Sometimes, fights are just a struggle for survival. You've stumbled into a pack of rabid wild boars, and need to kill them before they kill you. There's nothing inherently wrong with that. But fights can be more than that, and I think if they can, they probably should.
Puzzle Fights don't need to be literal puzzles, where you need to slide glyphs into slots, or answer riddles while dodging arrows. They might. But for me, Puzzle Fights are fights that contain hidden information that can be learned before or during the fight that will change the nature of the fight itself, and maybe change how the players interact with the world at large.
Sometimes, this can be as simple as discovering a resistance, vulnerability, or ability of the adversary. This creature can move on the walls and ceilings. This creature is afraid of light. This creature becomes fixated on enemies it has damaged. These offer new tactical options, where a player might intentionally get hit to protect a low-health ally, or where shields are given up in favor of torches, or players without good ranged options suddenly take a supporting role.
I...write my own monsters a lot. Many players are familiar with the Monster Manual, and that's fine, but I like to surprise my players as well as my characters. Players might know that Mephits explode upon death, and may even decide that their character doesn't know that, and act accordingly. But if I show players something they've never seen before, just discovering what it is capable of adds a layer of intrigue to combat.
Fights can also have story implications embedded in them. Enemies with strange, never-before-seen assets, may provoke questions like "where did they get them?" and all of the sudden, the party has a line of inquiry. Enemies acting strangely have players trying to work out what they're after, or what they'll do next, in the heat of the moment.
I like running Puzzle Fights for a few reasons. Firstly, I find it more interesting. I often feel like a hack saying "you enter the room and see four orcs, swords raised, and they charge, roll initiative!". As a player, I think about things like, why are they in that room? How did they know we were coming? What are they doing when they're not there to charge at us? I feel let down when I can only answer those questions with "they're there to be fought by us, they knew you were coming because the GM did, when they're not there to charge at us they literally don't exist, their purpose is to be behind that door and fight you."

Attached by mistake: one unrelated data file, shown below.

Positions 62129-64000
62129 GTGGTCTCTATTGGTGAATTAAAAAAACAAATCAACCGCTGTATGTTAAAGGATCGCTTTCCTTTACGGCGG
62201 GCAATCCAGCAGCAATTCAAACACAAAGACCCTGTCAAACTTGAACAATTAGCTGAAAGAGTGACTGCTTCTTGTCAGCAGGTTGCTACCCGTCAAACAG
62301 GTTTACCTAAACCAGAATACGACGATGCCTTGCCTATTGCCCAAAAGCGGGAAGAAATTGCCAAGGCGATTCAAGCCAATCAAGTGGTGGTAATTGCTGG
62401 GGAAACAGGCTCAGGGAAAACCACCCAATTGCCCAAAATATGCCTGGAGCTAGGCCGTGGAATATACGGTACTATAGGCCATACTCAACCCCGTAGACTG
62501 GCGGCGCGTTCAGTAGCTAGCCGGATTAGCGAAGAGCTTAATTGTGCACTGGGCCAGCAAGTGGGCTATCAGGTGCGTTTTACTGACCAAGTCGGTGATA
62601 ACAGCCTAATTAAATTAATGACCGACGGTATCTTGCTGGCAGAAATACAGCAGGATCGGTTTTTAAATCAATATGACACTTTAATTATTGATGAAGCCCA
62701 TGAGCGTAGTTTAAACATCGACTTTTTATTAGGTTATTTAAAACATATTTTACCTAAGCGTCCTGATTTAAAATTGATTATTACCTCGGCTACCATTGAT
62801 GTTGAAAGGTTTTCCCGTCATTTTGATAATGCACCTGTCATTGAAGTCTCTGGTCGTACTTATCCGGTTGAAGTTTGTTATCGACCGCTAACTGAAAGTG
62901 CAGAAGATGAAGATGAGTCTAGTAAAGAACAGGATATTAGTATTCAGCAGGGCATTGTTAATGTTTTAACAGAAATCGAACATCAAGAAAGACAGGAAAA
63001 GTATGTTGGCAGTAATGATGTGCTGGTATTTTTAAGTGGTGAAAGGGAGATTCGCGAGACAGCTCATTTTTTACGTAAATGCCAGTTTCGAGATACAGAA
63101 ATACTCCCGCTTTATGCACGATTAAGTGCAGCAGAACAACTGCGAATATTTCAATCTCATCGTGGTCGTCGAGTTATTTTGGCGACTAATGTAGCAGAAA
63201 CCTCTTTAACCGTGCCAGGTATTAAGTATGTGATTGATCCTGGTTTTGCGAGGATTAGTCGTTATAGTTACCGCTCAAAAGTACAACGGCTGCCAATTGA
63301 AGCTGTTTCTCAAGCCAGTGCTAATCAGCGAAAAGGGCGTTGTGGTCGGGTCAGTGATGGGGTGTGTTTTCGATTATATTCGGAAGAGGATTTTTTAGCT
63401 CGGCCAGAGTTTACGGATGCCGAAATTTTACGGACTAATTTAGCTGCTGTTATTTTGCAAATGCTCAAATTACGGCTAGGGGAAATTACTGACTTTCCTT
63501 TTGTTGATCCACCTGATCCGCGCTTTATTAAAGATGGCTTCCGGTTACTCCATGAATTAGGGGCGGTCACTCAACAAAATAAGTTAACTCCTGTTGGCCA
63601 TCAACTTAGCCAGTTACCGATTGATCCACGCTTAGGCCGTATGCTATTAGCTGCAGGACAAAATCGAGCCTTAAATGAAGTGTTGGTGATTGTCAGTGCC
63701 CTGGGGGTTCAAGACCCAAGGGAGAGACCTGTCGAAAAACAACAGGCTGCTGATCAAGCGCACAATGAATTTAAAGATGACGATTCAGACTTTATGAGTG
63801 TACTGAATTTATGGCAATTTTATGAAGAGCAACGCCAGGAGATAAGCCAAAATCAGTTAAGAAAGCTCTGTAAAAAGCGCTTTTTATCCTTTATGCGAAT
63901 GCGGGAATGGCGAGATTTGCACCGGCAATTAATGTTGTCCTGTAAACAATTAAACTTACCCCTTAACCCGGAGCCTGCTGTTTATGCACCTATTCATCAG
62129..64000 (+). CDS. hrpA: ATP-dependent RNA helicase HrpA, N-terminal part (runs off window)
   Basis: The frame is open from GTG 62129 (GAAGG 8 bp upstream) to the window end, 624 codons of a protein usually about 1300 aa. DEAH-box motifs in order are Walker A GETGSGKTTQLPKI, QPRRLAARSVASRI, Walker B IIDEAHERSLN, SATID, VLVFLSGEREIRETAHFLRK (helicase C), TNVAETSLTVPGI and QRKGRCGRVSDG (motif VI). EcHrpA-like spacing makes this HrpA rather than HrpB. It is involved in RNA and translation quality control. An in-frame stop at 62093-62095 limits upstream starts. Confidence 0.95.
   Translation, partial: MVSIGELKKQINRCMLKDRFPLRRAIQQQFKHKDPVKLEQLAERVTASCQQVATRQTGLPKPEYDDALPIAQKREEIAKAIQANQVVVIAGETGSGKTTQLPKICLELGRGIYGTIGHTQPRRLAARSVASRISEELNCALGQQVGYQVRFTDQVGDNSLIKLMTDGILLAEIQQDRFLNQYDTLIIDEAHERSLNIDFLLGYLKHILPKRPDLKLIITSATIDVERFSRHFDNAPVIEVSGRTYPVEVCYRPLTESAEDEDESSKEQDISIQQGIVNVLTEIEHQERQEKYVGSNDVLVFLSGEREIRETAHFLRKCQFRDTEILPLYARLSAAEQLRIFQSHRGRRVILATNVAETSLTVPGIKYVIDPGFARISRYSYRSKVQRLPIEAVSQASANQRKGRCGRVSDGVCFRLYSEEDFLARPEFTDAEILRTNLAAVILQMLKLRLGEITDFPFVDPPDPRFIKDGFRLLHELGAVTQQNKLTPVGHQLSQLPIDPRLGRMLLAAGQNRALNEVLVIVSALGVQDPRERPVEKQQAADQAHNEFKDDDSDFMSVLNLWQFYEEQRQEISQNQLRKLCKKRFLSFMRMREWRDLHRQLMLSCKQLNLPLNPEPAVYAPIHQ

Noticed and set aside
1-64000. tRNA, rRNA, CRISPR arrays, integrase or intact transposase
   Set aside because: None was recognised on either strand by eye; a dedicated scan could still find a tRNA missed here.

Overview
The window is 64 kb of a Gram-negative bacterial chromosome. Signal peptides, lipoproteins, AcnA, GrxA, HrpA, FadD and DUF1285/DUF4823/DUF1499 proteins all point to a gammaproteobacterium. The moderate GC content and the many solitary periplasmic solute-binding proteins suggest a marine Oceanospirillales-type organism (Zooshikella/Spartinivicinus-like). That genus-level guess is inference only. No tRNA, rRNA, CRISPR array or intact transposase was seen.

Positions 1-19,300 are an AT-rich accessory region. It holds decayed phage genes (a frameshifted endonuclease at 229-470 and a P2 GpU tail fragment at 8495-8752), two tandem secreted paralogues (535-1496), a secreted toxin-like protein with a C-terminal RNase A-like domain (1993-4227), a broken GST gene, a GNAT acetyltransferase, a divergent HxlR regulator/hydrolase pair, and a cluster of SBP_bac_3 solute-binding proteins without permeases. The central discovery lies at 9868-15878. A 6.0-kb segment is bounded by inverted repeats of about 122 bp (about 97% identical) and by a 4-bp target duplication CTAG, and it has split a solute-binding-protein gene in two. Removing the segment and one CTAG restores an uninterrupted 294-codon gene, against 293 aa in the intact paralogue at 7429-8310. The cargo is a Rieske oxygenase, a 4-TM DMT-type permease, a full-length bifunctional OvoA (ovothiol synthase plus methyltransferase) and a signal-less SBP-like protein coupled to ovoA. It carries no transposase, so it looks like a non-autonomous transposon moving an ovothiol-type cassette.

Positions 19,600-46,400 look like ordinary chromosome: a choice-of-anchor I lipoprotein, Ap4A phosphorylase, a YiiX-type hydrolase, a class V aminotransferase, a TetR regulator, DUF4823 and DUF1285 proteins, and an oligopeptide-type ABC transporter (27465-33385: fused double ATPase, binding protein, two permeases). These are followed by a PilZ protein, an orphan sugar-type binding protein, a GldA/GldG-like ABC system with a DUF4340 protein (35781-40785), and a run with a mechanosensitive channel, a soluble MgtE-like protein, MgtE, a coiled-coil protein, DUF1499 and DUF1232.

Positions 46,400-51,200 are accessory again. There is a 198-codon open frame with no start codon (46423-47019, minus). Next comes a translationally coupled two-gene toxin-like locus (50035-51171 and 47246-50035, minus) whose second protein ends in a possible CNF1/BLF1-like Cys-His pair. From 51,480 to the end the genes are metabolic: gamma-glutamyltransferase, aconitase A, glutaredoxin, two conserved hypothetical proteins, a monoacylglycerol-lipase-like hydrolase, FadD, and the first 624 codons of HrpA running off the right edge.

I feel so much more engaged if I can answer those questions with "they are searching for a lost badge of rank, and if you found it, you may be able to bypass a gate. They knew you were coming because you made a shit-ton of noise cracking open that grate in the hallway, and they argued about whether to fight you in the hall, or bottleneck you in the door. When they're not in this room, they serve as slave-masters on the upper levels, but without the badge of rank, they'll be in deep shit when they try to get back there."
Secondly, Puzzle Fights are able to engage a different kinds of players. Some players really enjoy the tactical nature of combat, but some players prefer story intrigue, exploration, or analytical challenges. Puzzle Fights can satisfy all of those. It can also help with the problem of players spacing out until their turn comes up. When they're actively looking for clues that can be found on other players' turns, they pay more attention, and I like that.
Thirdly, and selfishly, they help me expand my world. If, instead of there being four orcs in a room, I have to write a short blurb about what the combatants can do, where they came from, and what they want to accomplish, all of the sudden, I've built little pathways that help spark my imagination. If this man is mind-controlled into service, suddenly I start writing about the person that mind-controlled him, and to what end, and at whose behest. If this ship captain is on a privateer mission for wealth, but under the implicit threat of violence from his powerful employer, all of the sudden, I know a bit about the nature of that employer, and my world gets bigger, and I have more toys in the sandbox for my players to play with.
Brute force is still an option in the Puzzle Fight. In fact, it's usually a requirement. But having to think while fighting for your life is WAY more interesting to me (and I hope to my players) than mashing two piles of combatants together to see who wins.